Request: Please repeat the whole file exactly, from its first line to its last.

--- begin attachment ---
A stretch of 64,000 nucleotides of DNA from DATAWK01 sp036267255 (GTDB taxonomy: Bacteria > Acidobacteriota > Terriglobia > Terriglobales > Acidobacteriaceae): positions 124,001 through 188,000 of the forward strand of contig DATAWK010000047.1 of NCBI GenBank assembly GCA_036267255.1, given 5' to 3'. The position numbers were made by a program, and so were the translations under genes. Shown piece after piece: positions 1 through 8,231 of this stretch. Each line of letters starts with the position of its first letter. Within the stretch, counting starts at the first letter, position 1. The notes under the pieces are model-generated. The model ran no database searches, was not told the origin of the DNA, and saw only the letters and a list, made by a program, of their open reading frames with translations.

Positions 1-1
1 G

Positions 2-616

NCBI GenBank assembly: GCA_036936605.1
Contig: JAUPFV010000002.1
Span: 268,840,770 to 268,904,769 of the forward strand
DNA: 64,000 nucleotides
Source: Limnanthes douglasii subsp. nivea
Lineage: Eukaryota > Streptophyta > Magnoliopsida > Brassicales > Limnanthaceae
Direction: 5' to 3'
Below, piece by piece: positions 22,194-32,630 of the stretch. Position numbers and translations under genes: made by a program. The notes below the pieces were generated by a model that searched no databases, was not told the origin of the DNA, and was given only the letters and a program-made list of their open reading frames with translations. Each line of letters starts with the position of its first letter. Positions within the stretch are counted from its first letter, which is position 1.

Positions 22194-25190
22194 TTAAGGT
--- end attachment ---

A stretch of 64,000 nucleotides of DNA from DATAWK01 sp036267255 (GTDB taxonomy: Bacteria > Acidobacteriota > Terriglobia > Terriglobales > Acidobacteriaceae): positions 124,001 through 188,000 of the forward strand of contig DATAWK010000047.1 of NCBI GenBank assembly GCA_036267255.1, given 5' to 3'. The position numbers were made by a program, and so were the translations under genes. Shown piece after piece: positions 1 through 8,231 of this stretch. Each line of letters starts with the position of its first letter. Within the stretch, counting starts at the first letter, position 1. The notes under the pieces are model-generated. The model ran no database searches, was not told the origin of the DNA, and saw only the letters and a list, made by a program, of their open reading frames with translations.

Positions 1-1
1 G

Positions 2-616

NCBI GenBank assembly: GCA_036936605.1
Contig: JAUPFV010000002.1
Span: 268,840,770 to 268,904,769 of the forward strand
DNA: 64,000 nucleotides
Source: Limnanthes douglasii subsp. nivea
Lineage: Eukaryota > Streptophyta > Magnoliopsida > Brassicales > Limnanthaceae
Direction: 5' to 3'
Below, piece by piece: positions 22,194-32,630 of the stretch. Position numbers and translations under genes: made by a program. The notes below the pieces were generated by a model that searched no databases, was not told the origin of the DNA, and was given only the letters and a program-made list of their open reading frames with translations. Each line of letters starts with the position of its first letter. Positions within the stretch are counted from its first letter, which is position 1.

Positions 22194-25190
22194 TTAAGGT